Greece: New report urges better protection for human trafficking victims
In its second report on Greece, the Council of Europe’s Group of Experts on Action against Trafficking in Human Beings (GRETA) acknowledges positive steps taken by the Greek authorities to combat human trafficking, but also highlights a number of shortcomings.
The report examines progress made by Greece in the implementation of the Council of Europe Convention on Action against Trafficking in Human Beings since the publication of GRETA’s first report in October 2017. The adoption of a national action plan for preventing and combating human trafficking, and the setting up of the National Referral Mechanism for the identification of victims of trafficking, are among the important steps taken by the Greek authorities. The legislative framework has also been revised, as recommended by GRETA in its first report.
The report pays particular attention to combating human trafficking for the purpose of labour exploitation. In the wake of the Chowdury judgment of the European Court of Human Rights, the Greek authorities have taken a number of measures, including the regularisation of undocumented Bangladeshi workers. GRETA calls for further improvements, such as increasing the number of labour inspectors and training them to detect cases of human trafficking and exploitation.
Another focus of the report is preventing child trafficking. GRETA welcomes the setting up of the Special Secretariat for the Protection of Unaccompanied Minors, the establishment of safe zones for unaccompanied children, and the increase in the number of accommodation facilities. However, GRETA urges the Greek authorities to increase their outreach work to identify child victims of trafficking, and to provide them with long-term assistance.
The report stresses that the identification of victims of trafficking should not depend on the presumed victim’s complaint and co-operation in the investigation or criminal proceedings. The expertise of specialised NGOs, psychologists, health-care staff and labour inspectors should be duly considered during the identification procedure. Noting with concern reports of pushbacks and forced removals of migrants and asylum seekers at the land and sea border with Türkiye, GRETA calls on the Greek authorities to ensure that individualised risk assessment is conducted prior to any forced removals and that it assesses the risks of trafficking or re-trafficking on return.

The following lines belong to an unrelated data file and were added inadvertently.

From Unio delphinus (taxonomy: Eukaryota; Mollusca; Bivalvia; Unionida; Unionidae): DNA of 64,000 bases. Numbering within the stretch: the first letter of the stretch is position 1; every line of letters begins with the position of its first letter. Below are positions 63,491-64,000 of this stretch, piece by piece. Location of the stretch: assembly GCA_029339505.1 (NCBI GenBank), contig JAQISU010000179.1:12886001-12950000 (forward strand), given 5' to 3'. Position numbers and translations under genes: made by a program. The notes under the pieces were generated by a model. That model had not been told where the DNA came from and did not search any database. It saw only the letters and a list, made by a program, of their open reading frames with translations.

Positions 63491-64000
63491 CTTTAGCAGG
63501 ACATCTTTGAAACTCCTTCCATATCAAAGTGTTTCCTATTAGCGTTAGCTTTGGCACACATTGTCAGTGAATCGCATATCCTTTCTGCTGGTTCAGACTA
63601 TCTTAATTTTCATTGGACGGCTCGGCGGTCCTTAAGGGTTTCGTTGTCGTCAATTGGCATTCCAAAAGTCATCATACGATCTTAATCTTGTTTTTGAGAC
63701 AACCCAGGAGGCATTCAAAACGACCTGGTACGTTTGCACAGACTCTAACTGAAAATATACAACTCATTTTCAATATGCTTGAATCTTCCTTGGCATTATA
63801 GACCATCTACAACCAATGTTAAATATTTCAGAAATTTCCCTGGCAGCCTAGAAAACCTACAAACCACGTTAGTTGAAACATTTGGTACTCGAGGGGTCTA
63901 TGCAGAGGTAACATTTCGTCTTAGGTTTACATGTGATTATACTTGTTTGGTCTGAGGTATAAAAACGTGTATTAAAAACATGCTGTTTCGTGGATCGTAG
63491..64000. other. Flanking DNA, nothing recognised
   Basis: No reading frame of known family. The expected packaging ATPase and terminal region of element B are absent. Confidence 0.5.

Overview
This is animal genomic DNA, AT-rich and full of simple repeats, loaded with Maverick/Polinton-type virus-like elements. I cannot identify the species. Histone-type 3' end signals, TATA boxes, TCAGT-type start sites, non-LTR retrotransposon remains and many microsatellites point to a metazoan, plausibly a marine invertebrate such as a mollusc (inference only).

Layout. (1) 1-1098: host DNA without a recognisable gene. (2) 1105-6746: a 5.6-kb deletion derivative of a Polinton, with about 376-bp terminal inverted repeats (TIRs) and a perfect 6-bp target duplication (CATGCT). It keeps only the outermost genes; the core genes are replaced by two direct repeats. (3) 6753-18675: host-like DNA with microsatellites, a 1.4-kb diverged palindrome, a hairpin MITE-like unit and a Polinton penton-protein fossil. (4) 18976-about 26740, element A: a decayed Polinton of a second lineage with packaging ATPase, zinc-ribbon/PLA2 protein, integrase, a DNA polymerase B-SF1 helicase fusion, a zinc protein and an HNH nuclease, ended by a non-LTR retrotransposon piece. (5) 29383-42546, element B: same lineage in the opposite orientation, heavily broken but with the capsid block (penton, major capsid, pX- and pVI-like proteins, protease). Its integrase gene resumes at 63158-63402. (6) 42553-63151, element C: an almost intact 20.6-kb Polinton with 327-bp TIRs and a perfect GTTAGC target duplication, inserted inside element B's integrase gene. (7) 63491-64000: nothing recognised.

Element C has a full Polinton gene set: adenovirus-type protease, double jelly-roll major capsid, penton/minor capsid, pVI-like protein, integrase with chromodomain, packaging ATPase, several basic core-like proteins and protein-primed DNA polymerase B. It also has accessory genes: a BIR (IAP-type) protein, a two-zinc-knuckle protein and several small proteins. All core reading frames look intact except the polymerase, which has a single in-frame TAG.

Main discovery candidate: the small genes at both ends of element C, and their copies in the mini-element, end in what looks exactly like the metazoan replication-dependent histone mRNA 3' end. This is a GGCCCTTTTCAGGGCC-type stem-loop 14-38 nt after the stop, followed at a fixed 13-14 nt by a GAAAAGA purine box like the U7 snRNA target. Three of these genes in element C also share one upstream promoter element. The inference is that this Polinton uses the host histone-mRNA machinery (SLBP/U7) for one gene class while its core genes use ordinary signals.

The report also expresses concern over the failure of the authorities to apply protective measures to victims of trafficking, thus exposing them to re-traumatisation and re-victimisation. GRETA urges the Greek authorities to make full use in practice of the available measures to protect victims, including children. Police officers, prosecutors and judges should be provided with the necessary training in order to ensure the application of such measures in practice.
Furthermore, GRETA notes that no applications for state compensation have been submitted by victims of trafficking, and asks the Greek authorities to take steps to ensure that state compensation is effectively accessible to victims of trafficking.
The report also calls on the Greek authorities to ensure that the police units investigating trafficking offences are properly resourced and enabled to carry out proactive and prompt investigations, including financial investigations.
Pompeo: The Biden administration allowed the Chinese and Russians to come together
Former Secretary of State Mike Pompeo on Fox News weighs in on the Biden administration’s response to the meeting between Presidents Xi and Putin:
– To hear the White House place this down as if it’s unimportant is a strategic mistake. They often speak in riddles but this is no riddle.
– The Biden administration allowed the Chinese and Russians to come together and presents a risk to every American citizen.
– A couple things we should think of…1,000 nuclear weapons to add to the Chinese arsenal.
– Now two members of the U.N. Security council join against the United States of America. Bad for the United States as well.
– I think we may be in a situation again where this administration has drawn a ‘red line’ and the Chinese communist party has crossed it willy-nilly.
– We spent a lot of time thinking our way through how to separate the Chinese communist party and Russia. They have now found a way to come together…
– The economic engagement between the two is important and will impact the United States and jobs all around our country. And we should be absolutely on point in pushing back against what it is they’re trying to do.
– We aren’t victims but have to be.